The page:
Search National Agricultural Library Digital Collections
Back to Search
NALDC Record Details:
Dietary crude protein and tannin impact dairy manure chemistry and ammonia emissions from incubated soils
Excess crude protein (CP) in dairy cow diets is excreted mostly as urea nitrogen (N), which increases ammonia (NH3) emissions from dairy farms, and heightens human health and environmental concerns. Feeding less CP and more tannin to dairy cows may enhance feed N use and milk production, abate NH3 emissions and conserve the fertilizer N value of manure. Lab-scale ventilated chambers were used to evaluate impacts of CP and tannin feeding on slurry chemistry, NH3 emissions and soil inorganic N levels after slurry application to a sandy loam soil and a silt loam soil. Slurry from lactating Holstein dairy cows (Bos taurus) fed two levels (g kg-1) of dietary CP: 155 (LCP) and 168 (HCP) each fed at four levels (g kg-1) of dietary tannin extract [a mixture from red quebracho (Schinopsis lorentzii) and chestnut (Castanea sativa) trees]: 0 (0T), 4.5 (LT), 9.0 (MT) and 18.0 (HT) were applied to soil-containing lab-scale chambers, and NH3 emissions were measured 1, 3, 6, 12, 24, 36 and 48 h after slurry applications. During the 3 h to 48 h measurements periods, NH3 emissions from the HCP slurry were 1.5 to 2.6 times greater than from the LCP slurry. At trial"s end (48 h) however concentrations of inorganic N in soils were greater in HCP slurry-amended soils than in LCP-amended soils. Emissions from HT slurry were 28% to 49% lower than emissions from 0T slurry during the 24-h to 48-h measurements, yet these differences did not impact soil inorganic N levels. Cumulative NH3 emissions from the sandy loam soil were 1.1 to 1.2 times greater than from silt loam soil, a result which decreased soil inorganic N in the sandy loam compared to the silt loam soil. Larger scale and longer term field trails are needed to ascertain effectiveness of tannin extracts in abating NH3 loss from land-applied slurry, and the impact of tannin-containing slurry on soil N cycles.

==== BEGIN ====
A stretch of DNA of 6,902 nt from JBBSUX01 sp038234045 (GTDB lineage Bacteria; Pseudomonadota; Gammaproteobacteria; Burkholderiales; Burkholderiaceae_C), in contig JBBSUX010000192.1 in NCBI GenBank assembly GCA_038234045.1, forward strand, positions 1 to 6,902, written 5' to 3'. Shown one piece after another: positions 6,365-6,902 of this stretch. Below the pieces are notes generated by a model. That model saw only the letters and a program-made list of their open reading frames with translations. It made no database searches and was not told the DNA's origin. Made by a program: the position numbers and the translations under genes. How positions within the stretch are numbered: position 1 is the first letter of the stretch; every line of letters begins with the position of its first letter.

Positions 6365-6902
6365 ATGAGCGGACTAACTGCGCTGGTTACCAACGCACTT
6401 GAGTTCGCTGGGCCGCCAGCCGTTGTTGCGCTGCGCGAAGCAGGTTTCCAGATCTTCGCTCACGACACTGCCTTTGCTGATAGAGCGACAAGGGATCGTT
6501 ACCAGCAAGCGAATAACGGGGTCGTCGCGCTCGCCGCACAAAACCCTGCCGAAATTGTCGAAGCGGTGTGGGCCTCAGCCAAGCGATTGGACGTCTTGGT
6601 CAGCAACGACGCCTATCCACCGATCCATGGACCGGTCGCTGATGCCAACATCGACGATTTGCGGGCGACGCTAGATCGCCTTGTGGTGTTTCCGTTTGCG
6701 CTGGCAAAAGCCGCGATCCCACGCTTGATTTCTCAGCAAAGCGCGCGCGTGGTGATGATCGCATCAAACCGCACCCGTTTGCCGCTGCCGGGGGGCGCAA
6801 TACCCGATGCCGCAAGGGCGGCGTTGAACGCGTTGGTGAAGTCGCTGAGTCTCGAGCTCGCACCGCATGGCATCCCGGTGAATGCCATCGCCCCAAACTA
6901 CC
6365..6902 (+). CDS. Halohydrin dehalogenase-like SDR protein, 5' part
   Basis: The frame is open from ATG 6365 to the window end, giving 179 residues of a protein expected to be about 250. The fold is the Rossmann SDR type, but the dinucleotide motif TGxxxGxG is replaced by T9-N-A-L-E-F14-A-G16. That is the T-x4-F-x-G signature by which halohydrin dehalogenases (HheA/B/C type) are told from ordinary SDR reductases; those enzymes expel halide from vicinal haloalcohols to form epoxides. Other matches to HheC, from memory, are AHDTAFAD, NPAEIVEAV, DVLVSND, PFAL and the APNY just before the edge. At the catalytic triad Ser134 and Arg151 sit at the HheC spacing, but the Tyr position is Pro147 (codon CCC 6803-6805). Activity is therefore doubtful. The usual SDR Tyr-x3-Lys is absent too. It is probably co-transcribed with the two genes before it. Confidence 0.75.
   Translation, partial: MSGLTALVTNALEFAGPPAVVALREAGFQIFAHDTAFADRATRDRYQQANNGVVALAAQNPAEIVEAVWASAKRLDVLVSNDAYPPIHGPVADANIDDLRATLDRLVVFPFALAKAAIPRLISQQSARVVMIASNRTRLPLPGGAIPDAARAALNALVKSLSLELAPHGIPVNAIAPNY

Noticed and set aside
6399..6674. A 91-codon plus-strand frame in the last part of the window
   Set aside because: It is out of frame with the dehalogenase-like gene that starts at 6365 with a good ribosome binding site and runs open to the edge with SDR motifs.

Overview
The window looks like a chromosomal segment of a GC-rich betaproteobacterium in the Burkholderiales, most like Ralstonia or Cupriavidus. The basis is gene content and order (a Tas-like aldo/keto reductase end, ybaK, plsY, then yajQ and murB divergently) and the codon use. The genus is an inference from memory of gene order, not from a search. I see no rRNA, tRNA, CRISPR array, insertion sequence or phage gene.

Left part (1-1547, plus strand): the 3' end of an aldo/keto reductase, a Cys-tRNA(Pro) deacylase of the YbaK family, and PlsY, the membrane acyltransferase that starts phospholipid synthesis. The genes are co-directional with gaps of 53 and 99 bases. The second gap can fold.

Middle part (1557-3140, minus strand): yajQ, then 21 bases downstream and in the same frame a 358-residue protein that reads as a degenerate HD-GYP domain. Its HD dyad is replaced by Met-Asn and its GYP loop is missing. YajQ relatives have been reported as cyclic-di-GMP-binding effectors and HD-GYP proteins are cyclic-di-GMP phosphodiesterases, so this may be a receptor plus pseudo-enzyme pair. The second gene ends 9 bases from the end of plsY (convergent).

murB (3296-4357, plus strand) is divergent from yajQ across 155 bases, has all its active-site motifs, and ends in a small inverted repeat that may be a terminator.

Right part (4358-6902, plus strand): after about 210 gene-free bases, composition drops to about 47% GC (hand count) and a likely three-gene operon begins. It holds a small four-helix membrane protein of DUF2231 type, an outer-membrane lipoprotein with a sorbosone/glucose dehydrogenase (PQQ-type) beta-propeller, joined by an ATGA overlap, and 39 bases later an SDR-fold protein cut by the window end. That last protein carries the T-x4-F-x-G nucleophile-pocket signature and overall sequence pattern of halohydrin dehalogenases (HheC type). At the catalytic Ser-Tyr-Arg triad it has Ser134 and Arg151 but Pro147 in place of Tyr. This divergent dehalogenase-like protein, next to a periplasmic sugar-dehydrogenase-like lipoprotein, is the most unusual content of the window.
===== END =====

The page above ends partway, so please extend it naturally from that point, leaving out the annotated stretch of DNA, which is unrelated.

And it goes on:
sandy loam soils
silt loam soils
Journal of environmental quality JEQ. 2011 Nov., v. 40, no. 6
Journal Articles, USDA Authors, Peer-Reviewed
Works produced by employees of the U.S. Government as part of their official duties are not copyrighted within the U.S. The content of this document is not copyrighted.
Agricultural Research Service
Web Policies and Important Links